playground safety

It’s that time of year again when the sound of children running around in playgrounds across our neighborhoods fills the air. It’s also a time for heighted precautions because as fun as a playground can be, it’s also a place where kids can get seriously injured.

More than 200,000 children ages 14 and younger are treated each year for playground-related injuries, according to the Centers for Disease Control and Prevention (CDC). Of these children, more than 20,000 are treated for a traumatic brain injury (TBI), including concussion. Additionally, about 56% of playground-related injuries are fractures and contusions/abrasions, and about 75% of injuries are related to playground equipment.

The top playground equipment where these injuries occur, according to a recent study by the U.S. Consumer Product Safety Commission (CPSC), which looked at emergency-treated injuries between 2009 and 2014, include: seesaw/teeter totters, swings, slides, and composite play structures. Take a look at the CPSC’s recent study for additional insights from their findings.

Other exposures on the playground to be aware of include the risks inherent with rising temperatures during summer time. Playground slides have been recorded to reach temperatures exceeding 160 degrees, which is hot enough to cause first, second, and sometimes even three-degree burns, for users. For example, an 18-month-old in Des Moines, Iowa was going down a plastic slide recorded at 163 degrees when she received second-degree burns on her knees and stomach, as well as on her hands where golf-ball size blisters developed.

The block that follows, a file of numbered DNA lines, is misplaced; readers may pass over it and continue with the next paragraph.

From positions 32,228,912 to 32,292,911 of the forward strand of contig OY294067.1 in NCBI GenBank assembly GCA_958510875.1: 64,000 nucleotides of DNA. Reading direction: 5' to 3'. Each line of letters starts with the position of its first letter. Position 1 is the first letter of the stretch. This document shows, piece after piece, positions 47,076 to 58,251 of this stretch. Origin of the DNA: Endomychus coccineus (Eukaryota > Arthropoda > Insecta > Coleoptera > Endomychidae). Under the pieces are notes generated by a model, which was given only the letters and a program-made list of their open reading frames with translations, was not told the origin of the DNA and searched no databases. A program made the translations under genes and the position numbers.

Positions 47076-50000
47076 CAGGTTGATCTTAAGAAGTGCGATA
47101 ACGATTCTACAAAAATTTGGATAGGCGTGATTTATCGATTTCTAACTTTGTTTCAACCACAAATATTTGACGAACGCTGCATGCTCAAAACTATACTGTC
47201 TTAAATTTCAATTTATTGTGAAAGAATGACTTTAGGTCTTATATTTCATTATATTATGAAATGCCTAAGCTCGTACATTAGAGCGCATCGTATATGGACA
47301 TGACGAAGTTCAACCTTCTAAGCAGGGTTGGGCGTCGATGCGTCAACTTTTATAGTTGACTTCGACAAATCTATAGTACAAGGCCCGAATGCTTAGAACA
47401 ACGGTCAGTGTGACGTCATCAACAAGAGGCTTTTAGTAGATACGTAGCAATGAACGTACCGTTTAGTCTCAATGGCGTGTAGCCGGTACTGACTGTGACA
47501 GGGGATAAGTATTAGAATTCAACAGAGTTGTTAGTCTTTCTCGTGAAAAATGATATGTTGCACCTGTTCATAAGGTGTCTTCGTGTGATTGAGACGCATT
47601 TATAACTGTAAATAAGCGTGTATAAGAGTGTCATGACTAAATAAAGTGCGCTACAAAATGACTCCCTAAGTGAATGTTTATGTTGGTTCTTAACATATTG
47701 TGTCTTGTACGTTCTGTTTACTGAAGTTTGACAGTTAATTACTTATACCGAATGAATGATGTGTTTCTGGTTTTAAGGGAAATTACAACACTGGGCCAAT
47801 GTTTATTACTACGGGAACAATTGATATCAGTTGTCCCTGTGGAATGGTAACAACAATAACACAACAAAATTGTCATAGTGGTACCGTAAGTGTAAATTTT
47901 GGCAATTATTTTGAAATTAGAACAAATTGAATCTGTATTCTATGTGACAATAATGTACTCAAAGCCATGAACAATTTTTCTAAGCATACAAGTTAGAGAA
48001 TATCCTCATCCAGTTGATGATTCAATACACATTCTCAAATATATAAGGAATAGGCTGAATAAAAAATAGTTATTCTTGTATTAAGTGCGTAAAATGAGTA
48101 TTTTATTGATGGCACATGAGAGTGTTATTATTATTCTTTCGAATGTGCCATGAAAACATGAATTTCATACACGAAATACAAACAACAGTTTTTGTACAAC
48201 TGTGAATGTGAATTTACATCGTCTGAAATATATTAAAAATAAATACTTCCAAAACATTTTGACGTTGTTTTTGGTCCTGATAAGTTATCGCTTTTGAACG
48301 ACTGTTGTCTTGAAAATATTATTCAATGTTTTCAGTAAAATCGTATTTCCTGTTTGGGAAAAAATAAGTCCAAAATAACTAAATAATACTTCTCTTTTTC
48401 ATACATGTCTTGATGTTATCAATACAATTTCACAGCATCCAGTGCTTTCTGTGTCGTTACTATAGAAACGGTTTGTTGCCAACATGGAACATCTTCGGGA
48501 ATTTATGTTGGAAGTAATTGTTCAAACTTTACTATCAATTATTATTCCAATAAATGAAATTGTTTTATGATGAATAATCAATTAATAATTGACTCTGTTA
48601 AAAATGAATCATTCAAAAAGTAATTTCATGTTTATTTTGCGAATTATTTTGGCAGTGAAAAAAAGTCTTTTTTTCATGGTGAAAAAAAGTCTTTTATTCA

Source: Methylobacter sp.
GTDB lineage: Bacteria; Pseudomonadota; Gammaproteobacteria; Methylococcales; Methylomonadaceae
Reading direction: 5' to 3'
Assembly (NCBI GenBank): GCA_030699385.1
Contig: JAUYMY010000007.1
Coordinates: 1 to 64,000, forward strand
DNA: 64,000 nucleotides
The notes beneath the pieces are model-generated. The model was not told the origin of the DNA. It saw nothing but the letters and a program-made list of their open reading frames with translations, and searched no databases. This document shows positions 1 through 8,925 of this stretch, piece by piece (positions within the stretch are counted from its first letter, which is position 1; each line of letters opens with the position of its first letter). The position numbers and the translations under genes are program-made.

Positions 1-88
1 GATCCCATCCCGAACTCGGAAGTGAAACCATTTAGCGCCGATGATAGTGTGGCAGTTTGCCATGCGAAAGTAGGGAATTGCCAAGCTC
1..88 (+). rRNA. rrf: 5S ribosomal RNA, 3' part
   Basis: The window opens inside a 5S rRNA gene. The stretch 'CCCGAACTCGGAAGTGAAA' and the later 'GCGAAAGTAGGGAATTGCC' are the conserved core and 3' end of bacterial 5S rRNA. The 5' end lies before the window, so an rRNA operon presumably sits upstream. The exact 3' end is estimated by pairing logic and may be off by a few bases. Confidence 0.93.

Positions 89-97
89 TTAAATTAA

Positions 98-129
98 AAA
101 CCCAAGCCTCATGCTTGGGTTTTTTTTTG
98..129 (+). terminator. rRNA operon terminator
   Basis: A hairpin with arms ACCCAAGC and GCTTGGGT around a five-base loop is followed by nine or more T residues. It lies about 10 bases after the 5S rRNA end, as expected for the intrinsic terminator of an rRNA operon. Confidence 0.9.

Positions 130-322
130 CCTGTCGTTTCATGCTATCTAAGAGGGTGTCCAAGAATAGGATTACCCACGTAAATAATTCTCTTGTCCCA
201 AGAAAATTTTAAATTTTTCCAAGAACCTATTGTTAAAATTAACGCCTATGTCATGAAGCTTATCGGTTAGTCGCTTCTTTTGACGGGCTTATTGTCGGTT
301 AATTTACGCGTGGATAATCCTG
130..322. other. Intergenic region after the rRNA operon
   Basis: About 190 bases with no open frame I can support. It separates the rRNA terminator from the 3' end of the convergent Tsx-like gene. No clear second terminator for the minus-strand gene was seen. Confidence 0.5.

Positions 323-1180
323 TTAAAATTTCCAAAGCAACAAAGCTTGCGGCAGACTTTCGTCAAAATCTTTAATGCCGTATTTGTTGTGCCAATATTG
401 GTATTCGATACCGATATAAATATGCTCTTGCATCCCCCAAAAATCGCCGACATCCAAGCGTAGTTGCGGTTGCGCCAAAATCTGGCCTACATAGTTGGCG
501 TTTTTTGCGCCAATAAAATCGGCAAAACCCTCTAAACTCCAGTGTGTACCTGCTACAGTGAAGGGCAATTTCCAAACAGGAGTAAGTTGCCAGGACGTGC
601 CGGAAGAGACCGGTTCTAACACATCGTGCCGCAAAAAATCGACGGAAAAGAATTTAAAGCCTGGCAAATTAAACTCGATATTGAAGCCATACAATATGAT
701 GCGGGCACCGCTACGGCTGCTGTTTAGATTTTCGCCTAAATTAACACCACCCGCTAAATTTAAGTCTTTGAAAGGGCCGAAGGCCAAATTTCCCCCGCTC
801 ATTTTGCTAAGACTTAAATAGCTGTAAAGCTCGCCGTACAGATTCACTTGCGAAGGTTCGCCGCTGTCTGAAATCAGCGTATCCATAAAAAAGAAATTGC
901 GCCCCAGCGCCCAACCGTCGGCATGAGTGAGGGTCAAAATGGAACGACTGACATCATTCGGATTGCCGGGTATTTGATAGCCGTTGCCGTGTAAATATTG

Any hotel or apartment complex that has a playground for children should be taking the following precautions:

  • Playgrounds should be designed so adults can supervise children at all times.
  • The playground should be free of hazards. For example, make sure the ground is free of trash and broken glass.
  • There is safety surfacing beneath equipment, especially under climbing materials, such as wood chips, sand, or mulch.
  • The equipment is in good repair. Rust, exposed nails or screws, and loose pieces can be hazardous. Plastics should be free of cracks and wood free of splinters.
  • There is adequate shading. If equipment is metal, ensure it is not too hot.
  • Steer children to age-appropriate equipment.